Doc Hughes, A Vintage Vignette
A Vintage Vignette by John P. Rankin
July 26, 2009
During perusal of 1800-era newspapers of the Huntsville area, I have often noticed ads for New York lotteries and opium products from drug stores. Though counter to our culture today, they were routine over a century ago. It is difficult to understand the appeal of such things, especially a lottery based in New York for a “frontier town” in northern Alabama before the time of the internet, TV, radio, telephone, or even telegraph. In those days pharmacies openly offered a variety of drugs over the counter, including opium and morphine. When you stop to think about it, some of the citizens of that day accomplished great things while gambling on lotteries and using what today are illicit drugs. Just think how much more they could perhaps have accomplished if they had not lost money in lotteries and if they had not been influenced by mind-altering drugs.
However, we should not lose sight of the fact that the pharmacists of those days were not sacrificing the health and welfare of their customers in order to pursue profits. In fact, the opposite is true. They were rather attempting to assist their clientele in achieving a reasonable quality of life against adverse circumstances by using whatever was available at the time. The attitude and personality of at least one old time pharmacist was captured in material that Percy Keel collected and preserved. The notes that follow were prepared in the handwriting of G. Walton (“Doc”) Hughes, Madison’s premier pharmacist in the mid-1900s. He was apparently preparing a speech in 1971 for an organization or club meeting. The notes indicate his dedication to the community:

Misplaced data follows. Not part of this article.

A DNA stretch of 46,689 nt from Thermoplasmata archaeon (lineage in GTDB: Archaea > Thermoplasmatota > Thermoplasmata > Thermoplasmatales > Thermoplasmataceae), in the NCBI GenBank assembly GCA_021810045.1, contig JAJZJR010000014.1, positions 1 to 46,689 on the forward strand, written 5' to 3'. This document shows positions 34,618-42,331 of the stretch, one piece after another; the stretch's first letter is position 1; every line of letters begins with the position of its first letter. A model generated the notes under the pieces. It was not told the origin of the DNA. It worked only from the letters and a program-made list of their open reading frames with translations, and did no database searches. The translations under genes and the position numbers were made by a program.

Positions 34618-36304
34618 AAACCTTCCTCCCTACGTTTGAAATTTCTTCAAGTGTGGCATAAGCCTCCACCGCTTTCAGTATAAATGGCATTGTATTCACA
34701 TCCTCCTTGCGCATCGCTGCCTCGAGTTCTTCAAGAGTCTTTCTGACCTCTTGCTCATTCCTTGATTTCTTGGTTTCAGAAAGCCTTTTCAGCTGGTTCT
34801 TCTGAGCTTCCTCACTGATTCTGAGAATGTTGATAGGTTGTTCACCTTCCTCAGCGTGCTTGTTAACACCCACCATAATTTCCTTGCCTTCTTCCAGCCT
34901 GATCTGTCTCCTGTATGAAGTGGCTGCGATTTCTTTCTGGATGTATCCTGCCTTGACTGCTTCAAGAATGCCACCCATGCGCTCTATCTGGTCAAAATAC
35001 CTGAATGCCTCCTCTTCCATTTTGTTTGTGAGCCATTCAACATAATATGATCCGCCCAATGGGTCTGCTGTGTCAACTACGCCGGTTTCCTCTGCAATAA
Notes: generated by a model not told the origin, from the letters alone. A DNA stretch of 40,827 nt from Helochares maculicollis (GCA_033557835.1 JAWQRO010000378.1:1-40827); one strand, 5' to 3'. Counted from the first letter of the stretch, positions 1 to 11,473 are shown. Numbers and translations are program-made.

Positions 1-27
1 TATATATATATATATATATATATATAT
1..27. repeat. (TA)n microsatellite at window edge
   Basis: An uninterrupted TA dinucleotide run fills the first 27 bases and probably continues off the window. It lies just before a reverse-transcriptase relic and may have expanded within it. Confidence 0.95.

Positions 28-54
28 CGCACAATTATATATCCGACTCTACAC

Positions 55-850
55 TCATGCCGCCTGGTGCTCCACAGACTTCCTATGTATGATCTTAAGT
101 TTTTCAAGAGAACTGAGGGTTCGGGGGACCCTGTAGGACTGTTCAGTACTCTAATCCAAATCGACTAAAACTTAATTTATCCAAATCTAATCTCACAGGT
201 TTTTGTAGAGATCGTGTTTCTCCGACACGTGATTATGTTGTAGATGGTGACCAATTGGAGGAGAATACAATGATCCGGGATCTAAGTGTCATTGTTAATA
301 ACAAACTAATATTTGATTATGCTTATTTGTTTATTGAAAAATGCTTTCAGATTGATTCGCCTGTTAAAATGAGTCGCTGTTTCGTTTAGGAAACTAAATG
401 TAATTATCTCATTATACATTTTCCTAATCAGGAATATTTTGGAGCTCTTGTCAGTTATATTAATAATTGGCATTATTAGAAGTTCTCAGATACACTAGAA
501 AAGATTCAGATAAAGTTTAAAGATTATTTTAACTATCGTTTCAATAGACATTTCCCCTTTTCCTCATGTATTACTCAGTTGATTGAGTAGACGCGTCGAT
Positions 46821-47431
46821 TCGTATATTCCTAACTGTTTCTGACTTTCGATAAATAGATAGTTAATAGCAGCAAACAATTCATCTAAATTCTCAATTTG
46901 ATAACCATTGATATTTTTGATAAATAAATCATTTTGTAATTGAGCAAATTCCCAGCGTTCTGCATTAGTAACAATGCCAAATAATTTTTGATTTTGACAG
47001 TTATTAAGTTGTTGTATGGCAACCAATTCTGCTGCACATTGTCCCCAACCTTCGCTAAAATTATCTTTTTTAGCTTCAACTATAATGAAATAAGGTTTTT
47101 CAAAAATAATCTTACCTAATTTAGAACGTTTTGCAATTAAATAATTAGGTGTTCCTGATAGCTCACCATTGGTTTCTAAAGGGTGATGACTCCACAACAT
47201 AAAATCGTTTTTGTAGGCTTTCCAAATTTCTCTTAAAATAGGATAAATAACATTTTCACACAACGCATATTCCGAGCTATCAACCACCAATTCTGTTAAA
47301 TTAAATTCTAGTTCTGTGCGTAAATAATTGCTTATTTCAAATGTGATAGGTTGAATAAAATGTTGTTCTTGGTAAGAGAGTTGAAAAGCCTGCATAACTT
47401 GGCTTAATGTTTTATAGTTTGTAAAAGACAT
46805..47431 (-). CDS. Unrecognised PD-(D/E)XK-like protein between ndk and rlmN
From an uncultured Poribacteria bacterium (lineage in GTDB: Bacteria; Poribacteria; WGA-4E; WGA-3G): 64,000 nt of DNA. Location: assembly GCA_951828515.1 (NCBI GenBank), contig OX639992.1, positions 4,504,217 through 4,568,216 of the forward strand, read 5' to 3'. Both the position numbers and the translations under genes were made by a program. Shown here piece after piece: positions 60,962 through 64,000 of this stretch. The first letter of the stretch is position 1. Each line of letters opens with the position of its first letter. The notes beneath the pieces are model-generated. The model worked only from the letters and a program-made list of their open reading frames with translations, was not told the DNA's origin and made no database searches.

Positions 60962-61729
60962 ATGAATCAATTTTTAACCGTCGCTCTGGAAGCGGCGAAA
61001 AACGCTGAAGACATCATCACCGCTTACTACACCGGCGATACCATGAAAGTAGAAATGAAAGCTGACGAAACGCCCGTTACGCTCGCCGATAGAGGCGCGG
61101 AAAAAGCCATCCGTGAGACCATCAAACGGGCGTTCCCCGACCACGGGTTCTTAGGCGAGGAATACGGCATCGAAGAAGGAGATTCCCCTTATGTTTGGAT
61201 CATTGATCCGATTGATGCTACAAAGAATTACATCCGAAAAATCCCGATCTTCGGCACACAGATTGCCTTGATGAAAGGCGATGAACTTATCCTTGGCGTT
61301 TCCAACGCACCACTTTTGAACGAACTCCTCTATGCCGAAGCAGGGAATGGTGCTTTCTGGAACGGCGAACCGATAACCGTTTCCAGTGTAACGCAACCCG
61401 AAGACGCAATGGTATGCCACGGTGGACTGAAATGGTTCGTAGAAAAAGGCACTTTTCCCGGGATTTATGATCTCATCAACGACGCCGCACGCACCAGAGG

“After such a fine introduction I can hardly wait to hear myself talk. I am glad he (the unknown moderator of the meeting) told you that I was also a farmer. I want people to know that I make an honest living farming. However, I do think we have the finest drugstore in any small town anywhere. Only a few weeks ago I was summoned to court as a character witness, and being a good friend of the judge, he as a matter of routine asked my name and my profession. He said ‘Do you rate the drugstore the best in Madison? Would you say the best in Madison County?’ I said ‘Yes, sir.’ Then he said ‘Would you say the best in Alabama?’ I said ‘Yes, sir.’ ‘Would you say the best in the U.S.A.?’ ‘Yes, sir.’ ‘Then you’d say you ran the best drugstore in the world, wouldn’t you?’ And I said ‘Yes, sir’.”
“Several weeks later at a meeting of the pharmacists of Madison County, some of the fellows had heard about it and were chiding me. One of the fellows said ‘Hughes, why did you tell the judge that you operate the best drugstore…in the world?’ I replied ‘I was sworn to tell the truth’.”
“I do not want to be boastful and hope that you will not think me vain when I tell you that for some 40 years or more I was torn between Madison and Huntsville. Now that I have become quite famous, I find that Madison and Huntsville both ‘claim’ me. Huntsville claims that I was born in Madison, and Madison claims that I was born in Huntsville.” “I was trained in the era when we made all our pills by hand, a very slow process. We continue to make a few of them, as you cannot buy them any more – not enough volume for the big manufacturers of today. It was 49 years ago that I started work in the store we now own. We are proud of the fact that this is the 100th anniversary of this store, and in the 100 years it has only had two owners. The drug business is very interesting, and I know of no business more rewarding – not financially, but from helping people. I think there is no place where you can have an opportunity to render more service than in a drugstore such as ours.”
After closing his drugstore, Doc passed away December 25, 1976, but his memory lives with his descendants and older residents of Madison.